Performance vehicles are usually modified (if necessary) so that the heights of the brake and accelerator pedals are closely matched and the pedals are not too far apart, to permit easy use of heel-and-toe.
The name, stemming from earlier automotive designs where the accelerator pedal was on the left and could be actuated with the heel while the brake pedal was actuated with the toe, is misleading regarding how the technique is carried out in modern cars, i.e., operating the brake with the left edge of the foot, while rocking it down and to the right to operate the throttle. With practice, it becomes possible to smoothly and independently operate both pedals with one foot. The technique is common in all forms of motorsport, especially rallying.
As the power band of most rally cars is high in the rev range, this technique can also be used to ensure that engine rpm does not drop below the power band of the car while under braking. If this happened there would be a delay between the driver accelerating after the corner and when the car responds; this is especially true in turbocharged cars. This technique ensures that maximum power can be reached the instant the brake pedal is released and the accelerator fully depressed.
When a driver performs a heel-and-toe downshift, they will first use the ball of their right foot (toe) to depress the brake pedal and slow the car down sufficiently. When the car is at the appropriate speed, the driver fully depresses the clutch pedal, cutting the power from the engine to the gearbox, and now shifts to neutral.
After that, the driver releases the clutch and rotates their right foot to operate the throttle with the outside edge of their foot (heel), increasing the engine speed to match the required rpm for the selected gear. Then, the clutch pedal is depressed and the correct gear selected from neutral, the clutch again released, and the engine connects to the gearbox once again.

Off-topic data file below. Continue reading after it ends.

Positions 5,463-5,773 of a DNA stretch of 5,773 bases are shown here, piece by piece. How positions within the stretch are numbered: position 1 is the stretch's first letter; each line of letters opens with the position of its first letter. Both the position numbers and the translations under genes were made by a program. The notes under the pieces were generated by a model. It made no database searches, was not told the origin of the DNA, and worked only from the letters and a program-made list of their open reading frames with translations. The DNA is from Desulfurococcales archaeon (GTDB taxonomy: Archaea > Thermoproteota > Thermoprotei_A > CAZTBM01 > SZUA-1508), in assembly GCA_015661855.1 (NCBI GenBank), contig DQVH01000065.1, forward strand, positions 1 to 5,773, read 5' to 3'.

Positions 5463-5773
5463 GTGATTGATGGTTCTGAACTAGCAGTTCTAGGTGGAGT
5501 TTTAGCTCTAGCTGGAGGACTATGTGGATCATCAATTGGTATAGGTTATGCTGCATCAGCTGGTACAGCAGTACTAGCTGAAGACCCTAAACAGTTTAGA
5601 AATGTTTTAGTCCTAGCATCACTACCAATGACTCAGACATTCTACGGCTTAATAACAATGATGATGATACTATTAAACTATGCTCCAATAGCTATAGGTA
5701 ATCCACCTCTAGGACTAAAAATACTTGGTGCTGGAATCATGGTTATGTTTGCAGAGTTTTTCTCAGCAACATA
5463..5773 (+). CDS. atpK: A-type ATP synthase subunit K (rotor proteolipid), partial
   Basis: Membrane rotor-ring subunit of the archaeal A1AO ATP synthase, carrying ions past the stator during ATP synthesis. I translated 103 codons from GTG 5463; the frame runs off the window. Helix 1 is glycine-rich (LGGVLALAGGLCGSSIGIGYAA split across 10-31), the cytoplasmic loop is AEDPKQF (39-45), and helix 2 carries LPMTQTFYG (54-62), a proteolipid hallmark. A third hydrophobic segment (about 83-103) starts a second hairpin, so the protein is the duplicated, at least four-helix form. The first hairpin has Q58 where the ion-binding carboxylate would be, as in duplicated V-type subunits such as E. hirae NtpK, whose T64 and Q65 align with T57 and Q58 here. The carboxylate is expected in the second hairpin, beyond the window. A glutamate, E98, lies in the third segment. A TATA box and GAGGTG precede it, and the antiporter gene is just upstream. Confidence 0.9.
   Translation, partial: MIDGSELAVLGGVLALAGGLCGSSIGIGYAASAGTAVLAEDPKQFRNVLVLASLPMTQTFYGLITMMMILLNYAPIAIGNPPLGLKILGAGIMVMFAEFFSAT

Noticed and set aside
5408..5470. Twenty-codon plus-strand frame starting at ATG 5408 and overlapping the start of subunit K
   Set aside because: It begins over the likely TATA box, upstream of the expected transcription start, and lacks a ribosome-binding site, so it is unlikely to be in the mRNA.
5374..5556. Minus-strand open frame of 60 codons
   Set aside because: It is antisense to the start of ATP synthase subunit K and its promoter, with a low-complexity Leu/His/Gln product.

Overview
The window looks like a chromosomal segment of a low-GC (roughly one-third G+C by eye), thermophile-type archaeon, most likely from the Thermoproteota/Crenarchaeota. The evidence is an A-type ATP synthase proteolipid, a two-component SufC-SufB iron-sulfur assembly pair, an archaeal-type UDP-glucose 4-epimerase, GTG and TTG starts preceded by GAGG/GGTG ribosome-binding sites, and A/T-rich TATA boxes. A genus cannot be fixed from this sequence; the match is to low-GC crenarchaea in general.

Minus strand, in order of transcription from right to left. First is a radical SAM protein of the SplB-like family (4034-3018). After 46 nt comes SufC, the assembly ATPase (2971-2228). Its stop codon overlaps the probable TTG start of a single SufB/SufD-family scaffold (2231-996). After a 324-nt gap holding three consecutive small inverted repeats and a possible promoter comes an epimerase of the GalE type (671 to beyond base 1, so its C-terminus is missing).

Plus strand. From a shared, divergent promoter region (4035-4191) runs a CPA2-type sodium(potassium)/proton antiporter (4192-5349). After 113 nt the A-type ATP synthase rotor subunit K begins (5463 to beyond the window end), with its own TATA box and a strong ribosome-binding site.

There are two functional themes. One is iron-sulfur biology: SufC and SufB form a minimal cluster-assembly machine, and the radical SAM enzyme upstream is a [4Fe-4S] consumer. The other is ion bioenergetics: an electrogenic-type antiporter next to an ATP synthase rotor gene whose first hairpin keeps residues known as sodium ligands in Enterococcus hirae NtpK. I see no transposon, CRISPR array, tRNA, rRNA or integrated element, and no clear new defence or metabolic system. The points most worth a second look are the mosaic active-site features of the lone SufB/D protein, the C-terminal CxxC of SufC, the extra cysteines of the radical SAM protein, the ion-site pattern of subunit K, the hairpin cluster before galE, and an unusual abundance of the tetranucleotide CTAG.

Finally, the driver places the right foot back onto the accelerator, releasing the brakes.
On cars where the brake and accelerator pedals are very close together (as is the case with many racing cars), it is not necessary to rotate or twist the foot: the (right) edge of it may be used to "blip" the throttle, with the ball of the foot being suitably offset on the brake pedal.
It is worth noting that shifting to neutral may not be necessary. The driver can blip the throttle when the clutch pedal is depressed, then shift to the lower gear and release the clutch. While a modern synchronized transmission does not require double clutch shifting, a driver may choose to perform it in order to lessen wear on the synchronizer.
Utilizing natural human body mechanics, an alternate heel-and-toe technique can be used. In this method, the right foot is splayed out, with the heel control the brake pedal, while the ball of the feet near the little toe control the accelerator. It is much easier to rotate the toes from the feet outwards away from each other than the reverse, the feet can flex much more from the ankle, while the braking can be modulated by flexing the knee giving a much more extended range of control for the brake and accelerator pedal.
With practice, one can quite easily apply, modulate and hold the duration of braking and engine revolution as often, or as far and long as wished simultaneously. The flexibility of this method, apart from sporty driving, can be quite useful for creeping or stop-starts on up or down steep slope from a dead stop with total control and finesse. One simply flex the right toes for exact amount of engine revolution, ease off the clutch with the left foot at the same time as relieving the pressure on the brake pedal under the right heel and move off. No hand/parking brake assist is ever necessary, and with virtually no rolling of vehicle.